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http://dx.doi.org/10.1002/elps.201400141DOI Listing
November 2014

Identification and quantification of phenobarbital in a mummified body 10 years after death.

J Forensic Sci 2012 Sep 18;57(5):1384-7. Epub 2012 May 18.

Department of Neurosciences, Section of Forensic Medicine, University of Pisa, Pisa 56126, Italy.

This article reports the determination of phenobarbital in the mummified body of a 56-year-old man found completely mummified 10 years after his death. When alive, he was being treated for epilepsy with phenobarbital, and the recent analyses, performed with both immunochemical techniques and gas chromatography with mass spectrometry (GC-MS), have revealed the presence of this substance in various tissues: the mean content of barbiturate in the mummified liver tissue was 93 μg/g, 216 μg/g in the heart, 17 μg/g in the lungs, 12 μg/g in muscles, and 31 μg/g in the skin. Preliminary screening tests with immunochemical techniques to evaluate the presence of other drugs were also performed. The sample resulted negative for all substances tested. Phenobarbital can be identified and quantified thanks to its excellent chemical stability and a hypothesis of what the concentrations in the fresh tissue could have been has also been reported.
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http://dx.doi.org/10.1111/j.1556-4029.2012.02147.xDOI Listing
September 2012

Italian data of 23 STR loci amplified in a single multiplex reaction.

Forensic Sci Int Genet 2012 Dec 5;6(6):e157-8. Epub 2012 May 5.

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http://dx.doi.org/10.1016/j.fsigen.2012.04.002DOI Listing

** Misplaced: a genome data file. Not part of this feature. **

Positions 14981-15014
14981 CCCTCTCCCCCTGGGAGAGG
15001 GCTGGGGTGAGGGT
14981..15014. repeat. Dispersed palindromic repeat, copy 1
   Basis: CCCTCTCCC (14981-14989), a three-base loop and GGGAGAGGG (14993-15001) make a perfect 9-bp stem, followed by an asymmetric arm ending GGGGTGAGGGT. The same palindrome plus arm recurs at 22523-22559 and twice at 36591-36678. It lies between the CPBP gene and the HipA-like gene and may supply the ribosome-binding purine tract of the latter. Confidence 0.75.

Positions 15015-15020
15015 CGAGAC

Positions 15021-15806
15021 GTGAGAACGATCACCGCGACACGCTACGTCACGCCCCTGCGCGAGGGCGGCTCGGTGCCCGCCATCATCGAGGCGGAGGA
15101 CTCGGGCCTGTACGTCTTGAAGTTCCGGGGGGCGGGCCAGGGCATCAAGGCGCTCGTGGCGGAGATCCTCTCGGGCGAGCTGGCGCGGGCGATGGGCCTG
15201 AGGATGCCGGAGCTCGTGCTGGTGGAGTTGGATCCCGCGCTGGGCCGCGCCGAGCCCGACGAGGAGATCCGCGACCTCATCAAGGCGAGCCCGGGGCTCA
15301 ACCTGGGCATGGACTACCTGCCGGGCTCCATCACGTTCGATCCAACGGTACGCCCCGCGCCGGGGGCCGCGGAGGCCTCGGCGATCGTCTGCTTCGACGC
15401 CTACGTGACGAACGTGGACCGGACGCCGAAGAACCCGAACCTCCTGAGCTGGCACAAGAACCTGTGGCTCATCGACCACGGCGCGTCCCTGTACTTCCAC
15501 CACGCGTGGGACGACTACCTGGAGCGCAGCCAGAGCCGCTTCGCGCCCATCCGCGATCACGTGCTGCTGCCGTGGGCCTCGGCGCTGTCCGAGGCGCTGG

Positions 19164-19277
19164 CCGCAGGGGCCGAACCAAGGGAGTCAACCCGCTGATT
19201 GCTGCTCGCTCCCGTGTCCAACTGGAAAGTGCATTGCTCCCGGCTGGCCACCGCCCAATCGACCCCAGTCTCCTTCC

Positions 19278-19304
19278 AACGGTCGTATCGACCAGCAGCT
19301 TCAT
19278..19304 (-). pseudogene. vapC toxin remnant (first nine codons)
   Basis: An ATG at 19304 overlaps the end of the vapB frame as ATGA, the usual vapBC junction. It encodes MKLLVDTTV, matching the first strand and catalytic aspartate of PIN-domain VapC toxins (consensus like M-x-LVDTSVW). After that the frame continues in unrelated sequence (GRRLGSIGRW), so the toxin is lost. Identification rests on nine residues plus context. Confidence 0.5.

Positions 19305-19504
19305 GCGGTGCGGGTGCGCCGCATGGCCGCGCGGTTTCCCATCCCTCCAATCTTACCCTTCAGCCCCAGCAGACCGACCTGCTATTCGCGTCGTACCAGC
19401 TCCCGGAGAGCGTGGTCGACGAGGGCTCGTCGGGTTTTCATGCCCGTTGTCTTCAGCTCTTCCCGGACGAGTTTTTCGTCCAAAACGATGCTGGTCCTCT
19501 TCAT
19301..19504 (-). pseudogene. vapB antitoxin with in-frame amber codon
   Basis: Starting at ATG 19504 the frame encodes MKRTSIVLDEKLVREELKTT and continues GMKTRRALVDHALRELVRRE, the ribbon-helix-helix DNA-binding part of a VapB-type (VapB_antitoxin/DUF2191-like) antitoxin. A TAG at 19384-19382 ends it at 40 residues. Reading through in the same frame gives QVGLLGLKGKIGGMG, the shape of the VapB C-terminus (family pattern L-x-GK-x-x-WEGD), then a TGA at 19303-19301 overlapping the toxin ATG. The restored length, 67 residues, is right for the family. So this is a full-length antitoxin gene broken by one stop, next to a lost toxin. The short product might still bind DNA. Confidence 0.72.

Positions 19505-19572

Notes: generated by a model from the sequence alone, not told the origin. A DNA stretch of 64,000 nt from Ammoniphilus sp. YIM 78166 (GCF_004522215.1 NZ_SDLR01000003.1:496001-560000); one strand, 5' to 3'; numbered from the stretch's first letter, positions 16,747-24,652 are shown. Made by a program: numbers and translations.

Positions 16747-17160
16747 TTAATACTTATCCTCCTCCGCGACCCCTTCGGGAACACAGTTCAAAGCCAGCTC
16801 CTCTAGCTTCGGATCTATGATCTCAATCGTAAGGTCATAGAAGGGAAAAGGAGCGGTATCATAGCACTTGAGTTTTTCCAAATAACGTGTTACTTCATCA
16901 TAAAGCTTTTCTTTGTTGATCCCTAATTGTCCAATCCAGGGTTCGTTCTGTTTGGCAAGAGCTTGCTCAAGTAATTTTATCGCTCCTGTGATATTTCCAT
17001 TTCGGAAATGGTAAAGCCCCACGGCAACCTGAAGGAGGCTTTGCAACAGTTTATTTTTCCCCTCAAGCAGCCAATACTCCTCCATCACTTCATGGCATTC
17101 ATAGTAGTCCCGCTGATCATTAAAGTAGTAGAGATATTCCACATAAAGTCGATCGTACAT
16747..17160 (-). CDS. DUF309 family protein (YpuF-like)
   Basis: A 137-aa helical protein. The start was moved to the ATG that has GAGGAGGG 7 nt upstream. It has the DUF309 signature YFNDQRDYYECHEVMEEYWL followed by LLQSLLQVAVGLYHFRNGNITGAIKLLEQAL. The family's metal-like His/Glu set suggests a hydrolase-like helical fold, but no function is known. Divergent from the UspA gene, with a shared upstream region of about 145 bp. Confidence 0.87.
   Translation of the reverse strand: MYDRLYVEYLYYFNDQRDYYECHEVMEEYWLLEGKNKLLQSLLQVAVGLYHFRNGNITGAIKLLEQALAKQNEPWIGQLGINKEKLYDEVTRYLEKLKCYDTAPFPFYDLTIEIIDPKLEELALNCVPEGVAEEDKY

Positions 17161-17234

December 2012

Genotype probabilities of pairs of individuals for X-chromosome markers.

Transfusion 2007 Jul;47(7):1276-80

Unit of Legal Medicine, School of Medicine, University of Pisa, Italy.

Background: The usual set of autosomal markers (A-STRs) available in commercial kits is often insufficient to discriminate between close relationships when only two subjects are available for analysis. X-chromosome markers (X-STRs) provide higher statistical power in special cases.

Study Design And Methods: Formulas are derived for the probabilities of all possible genotype pairs for X-STRs of any sex combination for seven common relationships. The power of exclusion (PE) of X-STRs in parentage analysis is compared with that of A-STRs of equivalent distribution of allele frequency.

Results: Seventy-three equations were obtained, from which the likelihood ratio of any two alternative hypotheses about the relationship between two individuals can be obtained by division and simplification. For father-daughter and mother-son duos, the PE of X-STRs is almost twice the corresponding value of A-STRs for moderately low values of heterozygosity (0.6-0.75); for alleged pairs of sisters and pairs of half-sisters the PE is equivalent to that of A-STRs in parent-child duos. Considering four real unlinked X-STRs, the cumulative PE for father-daughter and mother-son duos was 99 percent, compared with 94 percent if they were autosomal.